3.3.1 The package Statement

So how do you make a Java class part of a package? It’s easy—you just put, as the first (noncomment) line of the file, the package statement, naming the package to which you want this class to belong. So if you want your Account class to be part of the com.myco.financial package, your Java code would look as shown in Example 3.23.

3.3 Using (and Making) Java APIs 83



Example 3.23 Use of a package statement

package com.myco.financial;

public class Account


// ...



Making a class part of a package is easy. What’s tricky is putting the class file in the right location so that Java can find it.

Think of the current directory as the root of your package tree. Each part of a package name represents a directory from that point on down. So if you have a package named com.myco.financial then you’ll need a directory named com and within that a directory named myco and within that a directory named financial. Inside that financial directory you can put your Account.class file.

When Java runs a class file, it will look in all the directories named in the

CLASSPATH environment variable. Check its current value:



If it’s empty, as in this example, then the only place where it will look for

your classes will be the current directory. That’s a handy default, because it is just what you want when your class file has no package statement in it. With no package statement, your class becomes part of the unnamed package. That’s fine for simple sample programs, but for serious application development you’ll want to use packages.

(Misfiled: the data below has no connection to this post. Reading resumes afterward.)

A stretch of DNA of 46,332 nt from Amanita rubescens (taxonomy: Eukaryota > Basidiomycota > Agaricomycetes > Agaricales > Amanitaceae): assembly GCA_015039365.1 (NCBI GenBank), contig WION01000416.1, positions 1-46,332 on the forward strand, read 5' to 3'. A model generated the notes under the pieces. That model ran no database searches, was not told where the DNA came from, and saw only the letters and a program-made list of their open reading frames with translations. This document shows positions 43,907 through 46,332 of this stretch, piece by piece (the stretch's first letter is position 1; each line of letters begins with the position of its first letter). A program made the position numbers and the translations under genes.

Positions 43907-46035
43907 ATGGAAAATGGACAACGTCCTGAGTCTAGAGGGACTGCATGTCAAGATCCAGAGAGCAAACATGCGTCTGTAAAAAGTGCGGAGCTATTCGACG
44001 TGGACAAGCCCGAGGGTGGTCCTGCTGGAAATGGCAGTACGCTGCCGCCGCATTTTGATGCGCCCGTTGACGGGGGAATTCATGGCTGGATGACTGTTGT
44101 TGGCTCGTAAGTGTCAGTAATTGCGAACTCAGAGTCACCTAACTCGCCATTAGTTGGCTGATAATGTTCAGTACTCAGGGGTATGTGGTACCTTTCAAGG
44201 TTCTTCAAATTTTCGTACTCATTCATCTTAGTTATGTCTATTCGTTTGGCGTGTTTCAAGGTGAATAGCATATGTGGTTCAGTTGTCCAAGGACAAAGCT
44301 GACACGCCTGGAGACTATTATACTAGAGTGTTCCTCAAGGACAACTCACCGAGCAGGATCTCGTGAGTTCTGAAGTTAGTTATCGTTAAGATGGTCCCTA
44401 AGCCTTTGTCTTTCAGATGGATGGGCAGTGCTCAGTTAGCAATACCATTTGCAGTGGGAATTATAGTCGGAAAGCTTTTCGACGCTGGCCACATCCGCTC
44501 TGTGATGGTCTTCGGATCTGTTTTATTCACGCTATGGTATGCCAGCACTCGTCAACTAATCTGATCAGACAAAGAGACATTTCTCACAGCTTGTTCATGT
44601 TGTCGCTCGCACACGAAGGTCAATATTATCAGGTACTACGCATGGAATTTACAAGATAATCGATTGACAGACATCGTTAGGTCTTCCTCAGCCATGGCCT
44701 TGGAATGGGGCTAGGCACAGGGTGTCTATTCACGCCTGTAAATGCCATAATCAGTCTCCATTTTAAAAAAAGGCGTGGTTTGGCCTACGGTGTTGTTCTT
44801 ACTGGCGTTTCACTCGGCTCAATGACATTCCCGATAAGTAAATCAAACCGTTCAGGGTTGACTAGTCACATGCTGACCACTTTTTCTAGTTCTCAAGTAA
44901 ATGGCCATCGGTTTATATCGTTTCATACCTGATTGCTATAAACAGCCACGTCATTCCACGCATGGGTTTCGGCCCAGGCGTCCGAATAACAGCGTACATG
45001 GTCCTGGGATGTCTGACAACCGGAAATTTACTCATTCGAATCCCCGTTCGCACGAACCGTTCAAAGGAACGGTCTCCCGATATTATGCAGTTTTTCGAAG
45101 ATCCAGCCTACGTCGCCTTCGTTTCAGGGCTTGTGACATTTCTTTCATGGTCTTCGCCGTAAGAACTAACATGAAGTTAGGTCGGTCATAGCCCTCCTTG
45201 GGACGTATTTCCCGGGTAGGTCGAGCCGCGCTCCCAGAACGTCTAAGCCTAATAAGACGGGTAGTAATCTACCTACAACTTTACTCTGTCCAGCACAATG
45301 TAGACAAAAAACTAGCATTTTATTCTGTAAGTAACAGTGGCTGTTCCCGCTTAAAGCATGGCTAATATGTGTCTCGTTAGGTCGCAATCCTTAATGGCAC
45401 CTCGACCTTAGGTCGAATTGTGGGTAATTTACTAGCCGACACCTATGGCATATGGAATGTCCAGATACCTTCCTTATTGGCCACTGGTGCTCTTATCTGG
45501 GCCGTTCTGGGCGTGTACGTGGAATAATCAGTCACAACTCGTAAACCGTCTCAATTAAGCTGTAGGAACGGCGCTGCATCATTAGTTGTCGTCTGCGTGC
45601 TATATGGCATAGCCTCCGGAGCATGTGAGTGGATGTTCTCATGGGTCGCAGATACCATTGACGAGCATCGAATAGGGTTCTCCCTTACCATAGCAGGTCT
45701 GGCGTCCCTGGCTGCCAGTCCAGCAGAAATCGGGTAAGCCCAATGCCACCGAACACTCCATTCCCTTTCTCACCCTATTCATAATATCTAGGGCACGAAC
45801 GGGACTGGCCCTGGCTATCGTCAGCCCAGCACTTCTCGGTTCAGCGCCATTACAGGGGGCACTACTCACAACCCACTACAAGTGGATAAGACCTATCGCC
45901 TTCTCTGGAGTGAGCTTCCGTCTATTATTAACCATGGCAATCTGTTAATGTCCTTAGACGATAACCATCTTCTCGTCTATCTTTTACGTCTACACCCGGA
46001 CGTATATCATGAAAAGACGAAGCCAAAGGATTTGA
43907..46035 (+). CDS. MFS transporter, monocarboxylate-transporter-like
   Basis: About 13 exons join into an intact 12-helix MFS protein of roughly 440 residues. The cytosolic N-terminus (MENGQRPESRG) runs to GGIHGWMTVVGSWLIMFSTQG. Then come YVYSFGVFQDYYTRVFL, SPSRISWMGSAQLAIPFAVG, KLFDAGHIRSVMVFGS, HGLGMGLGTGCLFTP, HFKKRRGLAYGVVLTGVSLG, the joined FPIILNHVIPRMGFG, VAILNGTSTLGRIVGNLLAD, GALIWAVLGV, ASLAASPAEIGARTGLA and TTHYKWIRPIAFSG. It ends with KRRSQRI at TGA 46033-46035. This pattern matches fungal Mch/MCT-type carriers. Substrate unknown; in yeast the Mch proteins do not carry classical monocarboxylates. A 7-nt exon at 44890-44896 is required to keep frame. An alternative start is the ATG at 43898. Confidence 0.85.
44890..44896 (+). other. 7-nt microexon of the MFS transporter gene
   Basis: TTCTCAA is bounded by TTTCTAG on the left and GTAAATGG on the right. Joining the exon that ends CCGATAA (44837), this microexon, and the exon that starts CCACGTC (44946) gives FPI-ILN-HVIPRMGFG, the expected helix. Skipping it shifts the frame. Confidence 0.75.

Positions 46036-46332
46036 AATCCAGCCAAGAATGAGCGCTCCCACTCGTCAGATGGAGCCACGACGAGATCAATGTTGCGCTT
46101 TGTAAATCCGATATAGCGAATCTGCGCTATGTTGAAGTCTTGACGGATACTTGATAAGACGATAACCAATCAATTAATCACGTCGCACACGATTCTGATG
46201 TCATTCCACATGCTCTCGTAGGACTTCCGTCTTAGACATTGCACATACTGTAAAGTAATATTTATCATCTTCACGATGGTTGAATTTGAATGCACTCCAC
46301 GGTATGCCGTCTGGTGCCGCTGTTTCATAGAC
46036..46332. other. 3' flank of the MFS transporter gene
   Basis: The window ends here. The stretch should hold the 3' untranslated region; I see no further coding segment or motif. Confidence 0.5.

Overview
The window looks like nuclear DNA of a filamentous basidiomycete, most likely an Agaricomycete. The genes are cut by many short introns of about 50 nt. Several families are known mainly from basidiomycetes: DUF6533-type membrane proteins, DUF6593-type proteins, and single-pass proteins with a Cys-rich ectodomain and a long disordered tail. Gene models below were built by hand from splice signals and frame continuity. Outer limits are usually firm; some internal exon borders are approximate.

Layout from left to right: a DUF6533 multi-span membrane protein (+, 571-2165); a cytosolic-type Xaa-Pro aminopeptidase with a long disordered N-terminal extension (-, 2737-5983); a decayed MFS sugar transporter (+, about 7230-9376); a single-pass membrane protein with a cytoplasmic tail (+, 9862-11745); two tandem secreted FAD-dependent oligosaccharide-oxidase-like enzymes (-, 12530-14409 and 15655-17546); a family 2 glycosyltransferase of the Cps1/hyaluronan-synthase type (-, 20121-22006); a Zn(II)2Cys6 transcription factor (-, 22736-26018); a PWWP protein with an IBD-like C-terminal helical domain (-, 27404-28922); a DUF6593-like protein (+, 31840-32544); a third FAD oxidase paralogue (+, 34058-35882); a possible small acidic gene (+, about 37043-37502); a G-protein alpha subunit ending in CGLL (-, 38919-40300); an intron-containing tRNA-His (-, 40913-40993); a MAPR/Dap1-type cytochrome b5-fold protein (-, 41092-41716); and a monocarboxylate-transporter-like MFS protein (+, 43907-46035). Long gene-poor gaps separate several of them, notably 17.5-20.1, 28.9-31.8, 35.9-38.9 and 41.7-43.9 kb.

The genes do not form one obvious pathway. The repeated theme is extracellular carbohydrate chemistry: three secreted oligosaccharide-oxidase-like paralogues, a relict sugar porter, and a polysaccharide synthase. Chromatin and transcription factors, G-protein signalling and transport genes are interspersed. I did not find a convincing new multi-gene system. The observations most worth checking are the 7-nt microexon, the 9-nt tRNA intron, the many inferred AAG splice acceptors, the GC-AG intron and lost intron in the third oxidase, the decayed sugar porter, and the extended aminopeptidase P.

Let’s assume that you’re in your home directory, /home/joeuser, and beneath that you have a com directory and beneath that a myco directory with two subdirectories financial and util. Then with your classes in those lower level directories, you can run your Java program from the home directory. If you want to run it from any arbitrary directory (e.g., /tmp or

/home/joeuser/alt) then you need to set CLASSPATH so it can find this package tree. Try:

$ export CLASSPATH="/home/joeuser"


Now Java knows where to look to find classes of the

com.myco.financial and com.myco.util packages.

3.3.2 The import Statement

Once we have put our classes into packages, we have to use that package’s name when we refer to those classes—unless we use the import statement.

Continuing our example, if we want to declare a reference to an Account object, but Account is now part of com.myco.financial, then we could refer to it with its full name, as in:

com.myco.financial.Account =